Leonardo: the new control room for satellite orbital insertion has been inaugurated at the Telespazio’s Fucino Space Centre

  • Telespazio is the leading private operator of space innovation in Europe which makes it the most capable in managing the sensitive LEOP (Launch and Early Orbit Phase) stage of a satellite mission
  • On 17th December the LEOP system will supervise the orbit insertion of the first COSMO-SkyMed Second Generation satellite. Since 1996, the Fucino Centre has handled operations for 50 satellites
  • The new infrastructure confirms the commitment of Leonardo to the consolidation of distinctive skills and capabilities to oversee the whole value chain of space activities

Leonardo, through its subsidiary Telespazio (67% Leonardo and 33% Thales), today inaugurated the new LEOP (Launch and Early Orbit Phase) control room at the Fucino Space Centre in Abruzzo – the technological core for the sensitive satellite orbital insertion and testing of spacecraft.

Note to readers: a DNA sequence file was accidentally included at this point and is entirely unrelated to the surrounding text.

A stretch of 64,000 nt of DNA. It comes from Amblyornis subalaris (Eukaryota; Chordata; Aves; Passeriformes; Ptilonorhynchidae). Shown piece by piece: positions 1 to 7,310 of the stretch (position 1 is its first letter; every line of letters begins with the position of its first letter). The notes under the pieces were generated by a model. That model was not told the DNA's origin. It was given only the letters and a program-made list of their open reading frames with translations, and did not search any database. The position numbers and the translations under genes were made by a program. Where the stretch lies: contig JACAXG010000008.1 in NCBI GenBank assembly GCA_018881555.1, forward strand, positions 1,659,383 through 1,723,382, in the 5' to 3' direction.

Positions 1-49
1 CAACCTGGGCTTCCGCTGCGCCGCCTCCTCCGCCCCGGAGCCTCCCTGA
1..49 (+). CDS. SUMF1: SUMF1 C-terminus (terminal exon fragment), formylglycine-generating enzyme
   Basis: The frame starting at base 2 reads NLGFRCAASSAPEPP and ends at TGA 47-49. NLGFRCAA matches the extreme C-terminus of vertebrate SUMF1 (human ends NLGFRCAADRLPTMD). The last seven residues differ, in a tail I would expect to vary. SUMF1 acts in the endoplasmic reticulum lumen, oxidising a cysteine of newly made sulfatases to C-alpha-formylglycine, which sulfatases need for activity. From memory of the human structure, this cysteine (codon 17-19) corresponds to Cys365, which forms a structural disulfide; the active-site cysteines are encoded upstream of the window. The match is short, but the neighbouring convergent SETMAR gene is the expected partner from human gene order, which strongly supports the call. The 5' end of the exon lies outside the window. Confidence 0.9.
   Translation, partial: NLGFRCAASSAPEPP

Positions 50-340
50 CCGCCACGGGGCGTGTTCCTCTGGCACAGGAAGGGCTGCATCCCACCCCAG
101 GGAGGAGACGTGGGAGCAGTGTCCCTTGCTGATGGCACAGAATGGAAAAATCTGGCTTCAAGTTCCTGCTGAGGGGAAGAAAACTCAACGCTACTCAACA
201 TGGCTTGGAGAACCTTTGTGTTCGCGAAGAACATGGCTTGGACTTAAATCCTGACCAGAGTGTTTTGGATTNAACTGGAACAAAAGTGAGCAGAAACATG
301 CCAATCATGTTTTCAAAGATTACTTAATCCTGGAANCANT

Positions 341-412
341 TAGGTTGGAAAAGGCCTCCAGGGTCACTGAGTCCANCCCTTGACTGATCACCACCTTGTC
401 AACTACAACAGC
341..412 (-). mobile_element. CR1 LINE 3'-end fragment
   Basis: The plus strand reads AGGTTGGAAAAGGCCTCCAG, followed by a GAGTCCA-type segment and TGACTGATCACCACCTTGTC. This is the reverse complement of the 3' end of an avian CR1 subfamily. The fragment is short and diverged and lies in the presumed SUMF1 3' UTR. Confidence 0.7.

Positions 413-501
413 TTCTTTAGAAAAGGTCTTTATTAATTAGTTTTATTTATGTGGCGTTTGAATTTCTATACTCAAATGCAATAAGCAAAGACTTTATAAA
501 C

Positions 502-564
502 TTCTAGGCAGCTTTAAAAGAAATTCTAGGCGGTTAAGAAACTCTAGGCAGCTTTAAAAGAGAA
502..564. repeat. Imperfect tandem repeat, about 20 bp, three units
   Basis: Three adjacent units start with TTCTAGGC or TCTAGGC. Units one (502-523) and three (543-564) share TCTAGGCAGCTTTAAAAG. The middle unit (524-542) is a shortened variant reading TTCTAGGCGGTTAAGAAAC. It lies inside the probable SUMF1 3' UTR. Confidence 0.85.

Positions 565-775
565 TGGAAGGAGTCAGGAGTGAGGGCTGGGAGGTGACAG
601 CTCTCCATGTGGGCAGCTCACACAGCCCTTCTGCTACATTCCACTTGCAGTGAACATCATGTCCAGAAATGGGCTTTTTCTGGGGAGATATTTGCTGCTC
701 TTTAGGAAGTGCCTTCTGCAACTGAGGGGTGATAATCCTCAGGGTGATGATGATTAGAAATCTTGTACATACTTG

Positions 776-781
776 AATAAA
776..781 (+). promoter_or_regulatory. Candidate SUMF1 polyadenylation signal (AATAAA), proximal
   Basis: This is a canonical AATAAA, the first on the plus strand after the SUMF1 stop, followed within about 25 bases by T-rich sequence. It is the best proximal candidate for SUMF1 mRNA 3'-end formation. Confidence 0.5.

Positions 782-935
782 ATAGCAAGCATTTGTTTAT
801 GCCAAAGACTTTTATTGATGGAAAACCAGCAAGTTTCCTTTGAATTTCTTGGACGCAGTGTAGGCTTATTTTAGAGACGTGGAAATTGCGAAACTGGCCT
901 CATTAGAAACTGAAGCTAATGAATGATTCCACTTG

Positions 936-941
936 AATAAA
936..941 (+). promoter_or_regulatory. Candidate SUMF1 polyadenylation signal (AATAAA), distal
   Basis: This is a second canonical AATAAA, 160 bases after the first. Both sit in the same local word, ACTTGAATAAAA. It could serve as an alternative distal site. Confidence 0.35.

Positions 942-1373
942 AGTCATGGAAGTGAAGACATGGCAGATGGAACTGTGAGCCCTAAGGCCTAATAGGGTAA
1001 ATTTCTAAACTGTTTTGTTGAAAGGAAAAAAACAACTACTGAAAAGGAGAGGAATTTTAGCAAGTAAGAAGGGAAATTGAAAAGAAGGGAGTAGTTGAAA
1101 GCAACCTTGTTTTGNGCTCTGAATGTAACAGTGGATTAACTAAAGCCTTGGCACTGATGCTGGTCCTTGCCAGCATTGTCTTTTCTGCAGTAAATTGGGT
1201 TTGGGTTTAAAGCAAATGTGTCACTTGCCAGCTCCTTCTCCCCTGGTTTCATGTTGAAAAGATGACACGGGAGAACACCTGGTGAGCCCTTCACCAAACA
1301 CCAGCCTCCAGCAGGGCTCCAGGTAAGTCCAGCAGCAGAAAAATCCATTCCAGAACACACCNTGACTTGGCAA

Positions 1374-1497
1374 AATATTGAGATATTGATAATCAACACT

The ceremony was attended by the Undersecretary of State of the Prime Minister’s Office designated for Space Activities, Riccardo Fraccaro, by the Military Advisor to the Presidency of the Council of Ministers, Admiral Carlo Massagli, by the Italian Space Agency’s President, Giorgio Saccoccia by the CEO of Leonardo, Alessandro Profumo, and the Coordinator of Leonardo Space Activities and CEO of Telespazio, Luigi Pasquali.